Prof. GAMARRA: Well, the first part of your question, Haiti paid for its independence, and it paid for it dearly. And, you know, not only the pattern of deforestation that, in fact, has contributed to its inability to feed itself and to, in fact, create a viable export economy, which contrasts dramatically with its neighbor, The Dominican Republic, which is wealthier and better integrated into the world economy and so forth. But also a national elite that has been predatory on its own people over the last two centuries. And that contributed to a tremendous amount of domestic turmoil that inevitably led to foreign intervention.

And I would say, and as many Haitians will tell you - and they are very reticent when it comes to foreign intervention, because each and every time the foreigners have come in, when they've left, while they may have left some infrastructure and some things that are a little better, over the long term foreign intervention has been negative for Haiti.

MARTIN: And talk to me, if you would, about the economy of Haiti. How has Haiti sustained, or how has it been up until this current disaster?

Prof. GAMARRA: Well, the dramatic thing about Haiti is that the two main items in its production, in its gross national product, if you will, are one, foreign assistance, and secondly remittances. And, of course, this largely speaks to a country which has a devastated economic infrastructure. Its ports have been devastated over the years. It has no real road infrastructure. And so its export economy has been, you know, largely absent. And in that context, Haiti depends, really, on international charity to a certain extent, but also on the goodwill of its own citizens who are all over the world, particularly in the United States and Canada, and are sending them this kind of, you know, amount of money back to Haiti on a daily basis.

MARTIN: We're going to talk more about this - my next question - with our next guest, but I did want to ask you: What do you think should happen going forward? Particularly in regard to U.S. relations with Haiti. There are those who consider Haiti a failed state now. I don't know if you used that term or not, but what do you think should happen going forward?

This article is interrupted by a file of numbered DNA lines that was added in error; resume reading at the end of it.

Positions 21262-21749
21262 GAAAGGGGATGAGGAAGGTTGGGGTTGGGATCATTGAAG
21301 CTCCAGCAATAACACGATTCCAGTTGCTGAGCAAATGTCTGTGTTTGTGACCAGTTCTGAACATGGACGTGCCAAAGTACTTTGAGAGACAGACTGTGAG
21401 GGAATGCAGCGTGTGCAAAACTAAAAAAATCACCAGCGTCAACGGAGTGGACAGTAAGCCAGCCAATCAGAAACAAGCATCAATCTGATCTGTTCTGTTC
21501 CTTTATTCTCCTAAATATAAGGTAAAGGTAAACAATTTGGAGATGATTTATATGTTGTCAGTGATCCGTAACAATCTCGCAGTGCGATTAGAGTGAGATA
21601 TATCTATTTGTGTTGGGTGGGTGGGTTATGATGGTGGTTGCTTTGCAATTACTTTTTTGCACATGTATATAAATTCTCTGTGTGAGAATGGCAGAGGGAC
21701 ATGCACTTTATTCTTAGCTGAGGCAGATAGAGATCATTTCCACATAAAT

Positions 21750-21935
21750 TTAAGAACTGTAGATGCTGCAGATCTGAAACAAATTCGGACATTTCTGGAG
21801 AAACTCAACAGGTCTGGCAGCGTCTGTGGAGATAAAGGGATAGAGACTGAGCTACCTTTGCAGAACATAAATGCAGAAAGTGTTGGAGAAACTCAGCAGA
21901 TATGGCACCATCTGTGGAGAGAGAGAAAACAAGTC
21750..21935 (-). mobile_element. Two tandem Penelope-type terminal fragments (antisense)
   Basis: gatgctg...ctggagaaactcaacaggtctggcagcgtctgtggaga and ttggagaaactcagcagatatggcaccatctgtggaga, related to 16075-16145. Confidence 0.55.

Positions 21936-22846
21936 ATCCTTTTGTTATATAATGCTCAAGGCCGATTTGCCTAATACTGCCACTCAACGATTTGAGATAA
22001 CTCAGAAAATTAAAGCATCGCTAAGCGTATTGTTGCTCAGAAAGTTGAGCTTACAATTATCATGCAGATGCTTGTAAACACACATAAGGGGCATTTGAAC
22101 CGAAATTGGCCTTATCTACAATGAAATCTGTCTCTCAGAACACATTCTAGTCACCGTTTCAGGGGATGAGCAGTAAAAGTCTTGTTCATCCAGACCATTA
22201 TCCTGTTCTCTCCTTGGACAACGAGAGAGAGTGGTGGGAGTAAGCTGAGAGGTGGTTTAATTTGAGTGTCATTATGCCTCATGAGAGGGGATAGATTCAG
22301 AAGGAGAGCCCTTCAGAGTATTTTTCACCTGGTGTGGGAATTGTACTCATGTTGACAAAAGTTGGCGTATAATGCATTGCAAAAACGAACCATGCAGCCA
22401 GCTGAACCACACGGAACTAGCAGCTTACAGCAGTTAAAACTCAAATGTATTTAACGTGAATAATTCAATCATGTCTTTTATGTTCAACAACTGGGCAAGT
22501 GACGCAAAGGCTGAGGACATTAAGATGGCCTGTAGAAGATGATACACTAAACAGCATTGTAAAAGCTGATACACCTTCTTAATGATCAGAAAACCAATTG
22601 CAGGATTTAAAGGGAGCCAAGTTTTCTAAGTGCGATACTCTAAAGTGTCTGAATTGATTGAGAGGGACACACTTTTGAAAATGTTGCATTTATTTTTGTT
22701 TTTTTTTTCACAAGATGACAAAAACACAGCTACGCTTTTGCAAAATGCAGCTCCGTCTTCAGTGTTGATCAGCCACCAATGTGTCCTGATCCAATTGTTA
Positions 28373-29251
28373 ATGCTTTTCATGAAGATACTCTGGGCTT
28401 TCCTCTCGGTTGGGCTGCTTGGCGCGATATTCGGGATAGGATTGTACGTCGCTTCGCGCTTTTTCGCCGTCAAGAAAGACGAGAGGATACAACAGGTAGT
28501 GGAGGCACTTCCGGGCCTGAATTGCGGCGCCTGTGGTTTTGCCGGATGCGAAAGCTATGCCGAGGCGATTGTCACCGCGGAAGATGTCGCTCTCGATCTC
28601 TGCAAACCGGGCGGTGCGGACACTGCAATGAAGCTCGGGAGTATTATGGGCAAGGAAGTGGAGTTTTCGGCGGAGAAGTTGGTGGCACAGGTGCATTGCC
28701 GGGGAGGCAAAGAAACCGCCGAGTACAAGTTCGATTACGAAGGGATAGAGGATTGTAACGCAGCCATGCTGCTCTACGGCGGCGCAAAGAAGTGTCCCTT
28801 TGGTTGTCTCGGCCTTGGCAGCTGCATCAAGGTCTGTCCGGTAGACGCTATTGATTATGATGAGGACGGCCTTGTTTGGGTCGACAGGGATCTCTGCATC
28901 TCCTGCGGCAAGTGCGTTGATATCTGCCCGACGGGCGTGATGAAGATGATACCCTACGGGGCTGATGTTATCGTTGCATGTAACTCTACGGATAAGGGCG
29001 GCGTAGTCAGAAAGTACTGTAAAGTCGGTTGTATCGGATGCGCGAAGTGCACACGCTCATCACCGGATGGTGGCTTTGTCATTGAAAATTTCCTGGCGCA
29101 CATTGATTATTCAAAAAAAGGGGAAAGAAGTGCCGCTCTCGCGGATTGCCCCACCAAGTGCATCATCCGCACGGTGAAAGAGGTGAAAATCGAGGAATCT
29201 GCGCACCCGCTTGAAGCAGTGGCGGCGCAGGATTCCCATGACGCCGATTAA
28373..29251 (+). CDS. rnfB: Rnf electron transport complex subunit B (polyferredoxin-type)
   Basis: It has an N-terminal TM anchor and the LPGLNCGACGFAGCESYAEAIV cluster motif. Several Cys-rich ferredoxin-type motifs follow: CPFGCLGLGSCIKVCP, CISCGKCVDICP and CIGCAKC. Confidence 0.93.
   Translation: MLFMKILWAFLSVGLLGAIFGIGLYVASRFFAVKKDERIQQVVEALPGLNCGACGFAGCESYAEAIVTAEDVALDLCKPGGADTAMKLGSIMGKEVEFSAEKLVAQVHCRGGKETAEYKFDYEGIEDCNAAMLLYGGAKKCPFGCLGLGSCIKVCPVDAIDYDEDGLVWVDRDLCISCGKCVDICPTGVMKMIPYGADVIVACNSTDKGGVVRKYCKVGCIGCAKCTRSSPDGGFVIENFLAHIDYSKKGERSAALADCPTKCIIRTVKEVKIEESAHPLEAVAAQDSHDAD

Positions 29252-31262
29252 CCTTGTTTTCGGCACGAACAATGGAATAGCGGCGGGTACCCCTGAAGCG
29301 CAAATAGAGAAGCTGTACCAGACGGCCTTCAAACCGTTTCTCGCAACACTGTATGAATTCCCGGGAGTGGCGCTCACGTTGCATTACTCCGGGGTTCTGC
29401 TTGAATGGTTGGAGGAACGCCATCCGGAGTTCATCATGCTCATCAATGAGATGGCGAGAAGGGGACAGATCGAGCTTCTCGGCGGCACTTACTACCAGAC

Prof. GAMARRA: Well, you know, I think that Haiti has incorrectly been called a failed state. I think that Haiti has largely been a state that has never really developed, a state that is, you know, more than anything else, incomplete. It's not only incapable of controlling its national territory, but it's also been incapable of just simply doling out simple things like public policy, no health care, no education and the like. And so you really have to look at Haiti as an unconcluded or inconclusive state. So to have a failed state, you'd have had to have a state in the first place.

And secondly, I think, you know, going forward, one of my observations about 20 years ago was that perhaps Haiti needed to have - you know, despite this notion that international receiverships are not necessarily desirable - but Haiti really needs to receive great international attention, not just promises. And one of the things about Haiti is that the international community has made repeated promises about rebuilding and reconstruction, and we have never really fulfilled those promises.

MARTIN: Eduardo Gamarra is a Political Science professor at Florida International University. He studied the regional dynamics of Latin America and the Caribbean, including Haiti and the Dominican Republic, and he joined us from Miami. Thank you so much for speaking with us.

Prof. GAMARRA: Thank you.